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Object

java.lang

Class Object

  • java.lang.Object


  • public class Object
    The root class of the Java class hierarchy. All non-primitive types (including arrays) inherit either directly or indirectly from this class.

    Object provides some fundamental methods for accessing the Class of an object, getting its hashCode(), or checking whether one object equals(Object) another. The toString() method can be used to convert an object reference into a printable string and is often overridden in subclasses.

    The #wait() and #notify() methods provide a foundation for synchronization, acquiring and releasing an internal monitor associated with each Object.

    • Constructor Summary

      Constructors
      Constructor and Description
      Object()
      Constructs a new instance of Object.
    • Method Summary

      Methods
      Modifier and Type Method and Description
      boolean equals(Object o)
      Compares this instance with the specified object and indicates if they are equal.
      Class<? extends Object> getClass()
      Returns the unique instance of Class which represents this object's class.
      int hashCode()
      Returns an integer hash code for this object.
      String toString()
      Returns a string containing a concise, human-readable description of this object.
    • Constructor Detail

      • Object

        public Object()
        Constructs a new instance of Object.
    • Method Detail

      • equals

        public boolean equals(Object o)
        Compares this instance with the specified object and indicates if they are equal. In order to be equal, o must represent the same object as this instance using a class-specific comparison. The general contract is that this comparison should be both transitive and reflexive.

        The implementation in Object returns true only if o is the exact same object as the receiver (using the == operator for comparison). Subclasses often implement equals(Object) so that it takes into account the two object's types and states.

        The general contract for the equals(Object) and hashCode() methods is that if equals returns true for any two objects, then hashCode() must return the same value for these objects. This means that subclasses of Object usually override either both methods or none of them.

        Parameters:
        o - the object to compare this instance with.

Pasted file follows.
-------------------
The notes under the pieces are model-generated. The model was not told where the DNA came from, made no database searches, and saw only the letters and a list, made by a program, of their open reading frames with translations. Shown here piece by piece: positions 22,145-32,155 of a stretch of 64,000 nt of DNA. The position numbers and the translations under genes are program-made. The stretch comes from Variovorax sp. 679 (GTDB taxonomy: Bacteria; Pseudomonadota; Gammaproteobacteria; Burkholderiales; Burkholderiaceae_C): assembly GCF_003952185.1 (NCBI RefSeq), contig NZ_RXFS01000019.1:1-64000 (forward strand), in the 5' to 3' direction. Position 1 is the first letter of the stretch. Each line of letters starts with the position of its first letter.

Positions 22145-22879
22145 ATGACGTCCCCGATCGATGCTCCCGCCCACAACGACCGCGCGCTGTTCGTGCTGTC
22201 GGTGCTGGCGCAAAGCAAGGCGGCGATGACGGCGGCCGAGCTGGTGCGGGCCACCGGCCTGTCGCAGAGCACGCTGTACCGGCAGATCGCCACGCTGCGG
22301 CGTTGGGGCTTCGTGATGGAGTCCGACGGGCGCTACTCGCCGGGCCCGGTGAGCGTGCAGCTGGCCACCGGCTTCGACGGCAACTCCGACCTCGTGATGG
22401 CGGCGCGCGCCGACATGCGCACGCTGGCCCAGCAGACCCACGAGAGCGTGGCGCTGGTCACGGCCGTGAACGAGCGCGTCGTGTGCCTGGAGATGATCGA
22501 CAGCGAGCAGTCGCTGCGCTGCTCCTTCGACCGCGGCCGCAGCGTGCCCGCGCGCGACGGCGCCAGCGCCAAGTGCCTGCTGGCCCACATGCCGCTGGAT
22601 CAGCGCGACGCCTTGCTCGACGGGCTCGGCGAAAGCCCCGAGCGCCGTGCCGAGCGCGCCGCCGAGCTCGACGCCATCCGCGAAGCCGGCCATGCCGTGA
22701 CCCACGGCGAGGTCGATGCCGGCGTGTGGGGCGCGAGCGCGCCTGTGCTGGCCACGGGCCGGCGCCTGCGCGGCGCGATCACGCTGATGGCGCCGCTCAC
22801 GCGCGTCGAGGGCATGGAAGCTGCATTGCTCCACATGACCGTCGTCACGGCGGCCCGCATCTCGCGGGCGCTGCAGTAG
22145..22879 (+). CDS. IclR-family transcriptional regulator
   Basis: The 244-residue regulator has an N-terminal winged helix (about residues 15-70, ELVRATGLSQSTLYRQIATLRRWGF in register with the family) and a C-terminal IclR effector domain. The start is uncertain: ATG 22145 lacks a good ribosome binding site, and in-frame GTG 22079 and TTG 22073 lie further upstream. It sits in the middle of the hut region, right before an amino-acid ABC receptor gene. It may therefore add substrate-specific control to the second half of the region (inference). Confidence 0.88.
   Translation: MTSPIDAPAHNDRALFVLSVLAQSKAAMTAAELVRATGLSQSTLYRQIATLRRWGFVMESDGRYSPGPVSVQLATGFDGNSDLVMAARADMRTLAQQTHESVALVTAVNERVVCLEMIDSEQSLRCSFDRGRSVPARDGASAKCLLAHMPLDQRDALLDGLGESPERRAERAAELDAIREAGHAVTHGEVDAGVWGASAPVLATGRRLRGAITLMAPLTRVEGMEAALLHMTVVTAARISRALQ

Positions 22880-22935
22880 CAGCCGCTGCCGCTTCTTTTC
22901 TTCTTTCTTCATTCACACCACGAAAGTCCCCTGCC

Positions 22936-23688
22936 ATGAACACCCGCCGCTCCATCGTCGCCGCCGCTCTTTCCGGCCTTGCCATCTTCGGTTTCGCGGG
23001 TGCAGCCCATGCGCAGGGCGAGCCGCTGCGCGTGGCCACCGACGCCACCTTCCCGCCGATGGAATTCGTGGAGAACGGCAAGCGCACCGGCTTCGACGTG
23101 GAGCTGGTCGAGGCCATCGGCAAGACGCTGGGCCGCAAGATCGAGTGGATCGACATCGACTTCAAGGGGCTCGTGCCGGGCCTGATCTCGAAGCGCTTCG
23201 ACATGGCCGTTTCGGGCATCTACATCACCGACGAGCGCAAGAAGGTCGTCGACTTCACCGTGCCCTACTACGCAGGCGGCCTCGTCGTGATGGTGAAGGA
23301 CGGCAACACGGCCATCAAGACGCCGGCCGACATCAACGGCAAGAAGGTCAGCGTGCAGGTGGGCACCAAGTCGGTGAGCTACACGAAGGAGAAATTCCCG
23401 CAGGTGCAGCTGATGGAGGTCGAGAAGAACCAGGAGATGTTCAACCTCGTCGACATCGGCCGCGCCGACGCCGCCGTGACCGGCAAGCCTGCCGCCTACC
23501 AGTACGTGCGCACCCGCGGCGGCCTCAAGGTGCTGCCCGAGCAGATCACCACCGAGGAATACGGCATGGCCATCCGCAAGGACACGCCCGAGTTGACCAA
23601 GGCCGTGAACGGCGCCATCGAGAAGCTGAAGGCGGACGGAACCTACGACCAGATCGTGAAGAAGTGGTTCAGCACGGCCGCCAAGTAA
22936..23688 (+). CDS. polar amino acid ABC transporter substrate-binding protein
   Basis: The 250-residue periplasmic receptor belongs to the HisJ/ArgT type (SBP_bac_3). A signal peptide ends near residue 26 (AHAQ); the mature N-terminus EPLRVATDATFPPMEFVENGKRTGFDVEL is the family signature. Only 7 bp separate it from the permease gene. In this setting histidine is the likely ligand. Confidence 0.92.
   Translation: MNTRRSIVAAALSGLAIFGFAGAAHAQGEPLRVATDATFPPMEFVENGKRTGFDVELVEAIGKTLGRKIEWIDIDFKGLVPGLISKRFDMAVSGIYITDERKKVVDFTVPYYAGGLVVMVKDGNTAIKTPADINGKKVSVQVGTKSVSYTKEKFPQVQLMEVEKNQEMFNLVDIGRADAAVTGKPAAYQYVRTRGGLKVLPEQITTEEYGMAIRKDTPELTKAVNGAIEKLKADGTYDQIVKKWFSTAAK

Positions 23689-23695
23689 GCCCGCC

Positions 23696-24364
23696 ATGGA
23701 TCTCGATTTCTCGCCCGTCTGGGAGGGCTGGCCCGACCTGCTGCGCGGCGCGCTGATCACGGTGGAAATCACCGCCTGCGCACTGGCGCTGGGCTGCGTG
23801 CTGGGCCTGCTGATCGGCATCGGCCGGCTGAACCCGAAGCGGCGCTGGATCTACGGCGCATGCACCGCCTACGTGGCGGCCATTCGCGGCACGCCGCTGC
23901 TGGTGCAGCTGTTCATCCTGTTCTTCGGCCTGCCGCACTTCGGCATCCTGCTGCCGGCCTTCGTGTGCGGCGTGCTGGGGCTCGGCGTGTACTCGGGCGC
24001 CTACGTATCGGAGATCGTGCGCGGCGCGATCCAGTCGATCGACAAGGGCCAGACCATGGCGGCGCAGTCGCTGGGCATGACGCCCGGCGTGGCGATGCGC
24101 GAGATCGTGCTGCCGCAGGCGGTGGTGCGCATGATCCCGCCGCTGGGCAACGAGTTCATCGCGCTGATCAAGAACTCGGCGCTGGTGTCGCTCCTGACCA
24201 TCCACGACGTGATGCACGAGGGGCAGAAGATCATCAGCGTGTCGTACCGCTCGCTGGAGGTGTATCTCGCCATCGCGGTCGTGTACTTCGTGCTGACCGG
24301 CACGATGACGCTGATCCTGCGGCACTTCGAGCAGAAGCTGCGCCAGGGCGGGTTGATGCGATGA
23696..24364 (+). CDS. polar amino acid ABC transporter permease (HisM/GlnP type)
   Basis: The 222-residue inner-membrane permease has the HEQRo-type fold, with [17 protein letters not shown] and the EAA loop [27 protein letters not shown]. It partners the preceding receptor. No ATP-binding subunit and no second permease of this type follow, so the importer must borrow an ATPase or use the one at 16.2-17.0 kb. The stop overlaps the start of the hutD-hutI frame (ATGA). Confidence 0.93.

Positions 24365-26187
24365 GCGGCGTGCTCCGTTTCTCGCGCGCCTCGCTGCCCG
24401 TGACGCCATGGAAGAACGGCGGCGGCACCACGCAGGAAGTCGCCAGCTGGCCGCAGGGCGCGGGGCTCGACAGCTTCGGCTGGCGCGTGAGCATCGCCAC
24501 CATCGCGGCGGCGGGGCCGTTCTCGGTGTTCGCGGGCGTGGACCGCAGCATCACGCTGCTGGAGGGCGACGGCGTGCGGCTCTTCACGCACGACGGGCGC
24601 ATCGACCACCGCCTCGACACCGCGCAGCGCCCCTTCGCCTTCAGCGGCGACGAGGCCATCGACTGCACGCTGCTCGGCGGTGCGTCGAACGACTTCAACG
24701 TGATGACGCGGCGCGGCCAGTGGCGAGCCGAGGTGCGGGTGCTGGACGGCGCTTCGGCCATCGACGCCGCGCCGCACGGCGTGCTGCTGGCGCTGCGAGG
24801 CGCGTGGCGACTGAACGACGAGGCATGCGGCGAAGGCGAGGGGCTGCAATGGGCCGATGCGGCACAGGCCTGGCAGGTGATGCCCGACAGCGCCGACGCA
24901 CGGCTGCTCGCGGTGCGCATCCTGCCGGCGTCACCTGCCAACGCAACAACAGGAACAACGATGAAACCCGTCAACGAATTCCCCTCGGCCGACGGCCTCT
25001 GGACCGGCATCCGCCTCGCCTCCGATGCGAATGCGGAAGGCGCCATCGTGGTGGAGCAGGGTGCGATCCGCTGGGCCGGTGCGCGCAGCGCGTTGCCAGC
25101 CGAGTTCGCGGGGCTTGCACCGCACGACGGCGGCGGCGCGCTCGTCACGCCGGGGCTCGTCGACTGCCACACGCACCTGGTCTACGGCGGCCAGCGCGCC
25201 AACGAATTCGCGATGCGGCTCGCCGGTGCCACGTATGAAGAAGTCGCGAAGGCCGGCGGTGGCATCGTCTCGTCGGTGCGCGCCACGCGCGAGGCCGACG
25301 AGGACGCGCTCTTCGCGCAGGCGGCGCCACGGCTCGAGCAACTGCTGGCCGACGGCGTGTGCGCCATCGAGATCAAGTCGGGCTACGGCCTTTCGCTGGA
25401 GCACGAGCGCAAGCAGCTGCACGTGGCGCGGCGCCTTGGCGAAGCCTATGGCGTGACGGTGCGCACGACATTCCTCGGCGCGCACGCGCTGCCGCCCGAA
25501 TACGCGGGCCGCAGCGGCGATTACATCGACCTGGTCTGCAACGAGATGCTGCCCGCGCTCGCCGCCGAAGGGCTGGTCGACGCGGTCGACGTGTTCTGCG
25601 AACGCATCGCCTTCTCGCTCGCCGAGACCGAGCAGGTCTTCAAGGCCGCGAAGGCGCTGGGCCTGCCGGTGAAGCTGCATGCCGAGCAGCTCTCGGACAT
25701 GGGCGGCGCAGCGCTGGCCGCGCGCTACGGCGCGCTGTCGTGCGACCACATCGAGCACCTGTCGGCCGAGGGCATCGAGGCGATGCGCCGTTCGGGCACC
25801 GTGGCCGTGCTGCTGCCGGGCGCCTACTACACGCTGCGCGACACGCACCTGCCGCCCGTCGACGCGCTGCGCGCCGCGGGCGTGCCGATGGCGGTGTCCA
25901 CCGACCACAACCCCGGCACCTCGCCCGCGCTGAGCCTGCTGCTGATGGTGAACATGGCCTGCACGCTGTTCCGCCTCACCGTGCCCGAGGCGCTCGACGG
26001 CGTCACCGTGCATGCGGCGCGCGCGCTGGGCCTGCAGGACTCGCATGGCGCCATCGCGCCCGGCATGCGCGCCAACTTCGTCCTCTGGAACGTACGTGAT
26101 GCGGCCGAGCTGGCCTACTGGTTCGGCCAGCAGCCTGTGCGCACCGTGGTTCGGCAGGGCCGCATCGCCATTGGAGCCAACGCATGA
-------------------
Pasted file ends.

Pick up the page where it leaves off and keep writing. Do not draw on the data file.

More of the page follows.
Returns:
        true if the specified object is equal to this Object; false otherwise.
        See Also:
        hashCode()
      • getClass

        public final Class<? extends Object> getClass()
        Returns the unique instance of Class which represents this object's class. Note that getClass() is a special case in that it actually returns Class<? extends Foo> where Foo is the erasure of the type of expression getClass() was called upon.

        As an example, the following code actually compiles, although one might think it shouldn't:

         List l = new ArrayList();
         Class extends List> c = l.getClass();
         
        Returns:
        this object's Class instance.
      • hashCode

        public int hashCode()
        Returns an integer hash code for this object. By contract, any two objects for which equals(Object) returns true must return the same hash code value. This means that subclasses of Object usually override both methods or neither method.
        Returns:
        this object's hash code.
        See Also:
        equals(java.lang.Object)
      • toString

        public String toString()
        Returns a string containing a concise, human-readable description of this object. Subclasses are encouraged to override this method and provide an implementation that takes into account the object's type and data. The default implementation simply concatenates the class name, the '@' sign and a hexadecimal representation of the object's hashCode(), that is, it is equivalent to the following expression:
         getClass().getName() + '@' + Integer.toHexString(hashCode())
         
        Returns:
        a printable representation of this object.